timezones and time_t

Discussion in 'Python' started by MrBlueSky, Aug 18, 2006.

  1. MrBlueSky

    MrBlueSky Guest

    Hi,
    I've got a Python application that (as well as lots of other stuff!)
    has to translate time_t values into strings in the TZ of the users
    choice. Looking at the Python Library Reference, I can see no platform
    independent way of setting the TZ that time.localtime() returns -
    tzset() is marked as only available on Unix and that is indeed the
    case.

    Is there really nothing "shipped as standard"? I'm using Python 2.4.3
    on Windows XP.

    If not, what's the de-facto standard... pytz?

    Ta!

    John
    MrBlueSky, Aug 18, 2006
    #1
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  2. MrBlueSky

    Eyal Lotem Guest

    MrBlueSky wrote:

    > Hi,
    > I've got a Python application that (as well as lots of other stuff!)
    > has to translate time_t values into strings in the TZ of the users
    > choice. Looking at the Python Library Reference, I can see no platform
    > independent way of setting the TZ that time.localtime() returns -
    > tzset() is marked as only available on Unix and that is indeed the
    > case.
    >
    > Is there really nothing "shipped as standard"? I'm using Python 2.4.3
    > on Windows XP.
    >
    > If not, what's the de-facto standard... pytz?
    >
    > Ta!
    >
    > John


    All of the timezone stuff in the standard C/Python libraries is very badly
    named and the use of implicit 'TZ' variables in various functions without a
    hint in their __doc__ is also annoying.

    Basically, I recommend just doing your own TZ translation:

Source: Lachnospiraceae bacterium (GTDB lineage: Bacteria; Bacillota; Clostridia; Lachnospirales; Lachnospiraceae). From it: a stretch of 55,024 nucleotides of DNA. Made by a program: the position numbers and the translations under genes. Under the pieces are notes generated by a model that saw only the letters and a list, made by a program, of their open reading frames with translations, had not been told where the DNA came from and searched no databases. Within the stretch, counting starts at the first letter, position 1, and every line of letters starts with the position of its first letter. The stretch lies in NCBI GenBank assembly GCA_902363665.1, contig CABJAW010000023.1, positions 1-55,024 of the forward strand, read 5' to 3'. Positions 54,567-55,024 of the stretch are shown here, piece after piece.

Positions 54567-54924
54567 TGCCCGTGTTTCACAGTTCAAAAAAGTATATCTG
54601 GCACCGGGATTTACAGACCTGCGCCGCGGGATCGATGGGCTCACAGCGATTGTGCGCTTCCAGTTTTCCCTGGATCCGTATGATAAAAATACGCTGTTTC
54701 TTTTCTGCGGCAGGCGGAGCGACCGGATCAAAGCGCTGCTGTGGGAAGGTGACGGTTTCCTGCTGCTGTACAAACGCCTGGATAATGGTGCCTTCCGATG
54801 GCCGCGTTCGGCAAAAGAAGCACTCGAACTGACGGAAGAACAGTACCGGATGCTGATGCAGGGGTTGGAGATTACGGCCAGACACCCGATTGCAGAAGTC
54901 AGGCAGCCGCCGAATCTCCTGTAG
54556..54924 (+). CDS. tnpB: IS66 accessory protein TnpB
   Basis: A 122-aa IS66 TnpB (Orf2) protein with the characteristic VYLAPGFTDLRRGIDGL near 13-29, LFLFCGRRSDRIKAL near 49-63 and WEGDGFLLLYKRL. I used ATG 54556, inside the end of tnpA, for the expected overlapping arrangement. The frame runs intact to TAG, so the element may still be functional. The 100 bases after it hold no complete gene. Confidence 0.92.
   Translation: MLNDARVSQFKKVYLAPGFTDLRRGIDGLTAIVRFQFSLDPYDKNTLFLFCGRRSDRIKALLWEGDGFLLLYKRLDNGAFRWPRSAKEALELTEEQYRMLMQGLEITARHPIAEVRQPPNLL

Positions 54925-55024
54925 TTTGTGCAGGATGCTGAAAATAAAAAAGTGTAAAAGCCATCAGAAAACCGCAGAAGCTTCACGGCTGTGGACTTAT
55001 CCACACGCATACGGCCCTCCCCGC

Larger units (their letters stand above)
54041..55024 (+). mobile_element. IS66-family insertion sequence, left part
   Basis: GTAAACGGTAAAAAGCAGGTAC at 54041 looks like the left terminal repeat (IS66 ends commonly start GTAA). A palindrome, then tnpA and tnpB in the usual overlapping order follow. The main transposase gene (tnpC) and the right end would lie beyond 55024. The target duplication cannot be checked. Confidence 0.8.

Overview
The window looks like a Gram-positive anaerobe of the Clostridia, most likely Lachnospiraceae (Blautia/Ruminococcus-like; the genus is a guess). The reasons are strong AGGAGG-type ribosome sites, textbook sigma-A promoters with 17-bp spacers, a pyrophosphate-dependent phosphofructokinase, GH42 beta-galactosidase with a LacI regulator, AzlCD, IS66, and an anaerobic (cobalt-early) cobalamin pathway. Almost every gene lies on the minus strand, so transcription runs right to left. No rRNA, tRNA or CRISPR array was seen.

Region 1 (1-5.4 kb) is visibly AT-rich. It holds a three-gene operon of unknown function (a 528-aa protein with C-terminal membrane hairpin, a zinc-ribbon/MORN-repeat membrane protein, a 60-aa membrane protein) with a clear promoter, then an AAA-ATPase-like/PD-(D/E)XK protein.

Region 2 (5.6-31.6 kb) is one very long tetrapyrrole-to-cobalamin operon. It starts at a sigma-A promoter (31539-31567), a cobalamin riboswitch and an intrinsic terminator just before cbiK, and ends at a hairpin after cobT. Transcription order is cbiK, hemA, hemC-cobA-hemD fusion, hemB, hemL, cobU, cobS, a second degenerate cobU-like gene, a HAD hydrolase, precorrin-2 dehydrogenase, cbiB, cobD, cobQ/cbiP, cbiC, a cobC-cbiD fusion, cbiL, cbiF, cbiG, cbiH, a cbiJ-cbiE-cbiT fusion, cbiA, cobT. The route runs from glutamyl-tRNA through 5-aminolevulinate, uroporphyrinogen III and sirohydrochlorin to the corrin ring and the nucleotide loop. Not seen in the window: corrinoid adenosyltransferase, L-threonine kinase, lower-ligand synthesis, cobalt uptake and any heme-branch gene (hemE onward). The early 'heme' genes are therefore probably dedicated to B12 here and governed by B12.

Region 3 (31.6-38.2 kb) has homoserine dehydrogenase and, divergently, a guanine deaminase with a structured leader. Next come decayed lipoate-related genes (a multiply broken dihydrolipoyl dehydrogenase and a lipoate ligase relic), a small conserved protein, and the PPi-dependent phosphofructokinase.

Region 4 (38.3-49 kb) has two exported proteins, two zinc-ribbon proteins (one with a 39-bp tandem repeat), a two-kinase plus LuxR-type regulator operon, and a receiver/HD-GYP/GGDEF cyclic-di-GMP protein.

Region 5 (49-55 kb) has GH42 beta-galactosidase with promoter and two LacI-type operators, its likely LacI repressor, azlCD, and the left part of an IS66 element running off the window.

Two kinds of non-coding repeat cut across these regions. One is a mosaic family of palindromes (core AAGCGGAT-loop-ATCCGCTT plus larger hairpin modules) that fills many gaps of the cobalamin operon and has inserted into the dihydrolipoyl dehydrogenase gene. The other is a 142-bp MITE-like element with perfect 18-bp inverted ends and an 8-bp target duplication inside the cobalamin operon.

time.asctime(time.gmtime(time.time() + TZOFFSET))


    My name recommendations for alternative time interface (t=float-time_t,
    tt=timetuple, local_ prefix=function converts via tz parameters):

    time.time -> time.gmt
    Return the current GMT as a float time_t

    time.local_t -> time.
    Return the current Local Time as a float time_t
    If argument is given, convert it to local format.

    time.asctime -> time.str
    Return the given time_t as a string. No conversions done.

    time.ctime -> time.local_str
    Remove in favor of: time.str(time.local_t)

    time.mktime -> time.t_of_tt
    time.gmtime -> time.tt_of_t
    time.localtime -> Remove in favor of: time.tt_of_t(time.local_t)

    These functions above will prevent a lot of confusion, because you are
    forced to either use: time.local_t or time.gmt, and thus you are aware of
    what the time_t you are using means. When you use time.str no implicit
    conversion takes place as in time.ctime, and confusion is avoided.

    Do you think this is worth a PEP?
    Eyal Lotem, Aug 19, 2006
    #2
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  3. MrBlueSky

    MrBlueSky Guest

    Thanks for the reply. Unfortunately, a simple "+offset" type solution
    isn't really accurate enough for the kind of scenario I'm looking at.
    I'm often dealing with different timezones with DST changeovers on
    different dates or even different times of day! So I need
    industrial-strength timezone handling!

    Wrt your naming conventions... sorry, I'm a newbie to Python so not
    really qualified to comment. But what's a PEP?
    MrBlueSky, Aug 19, 2006
    #3
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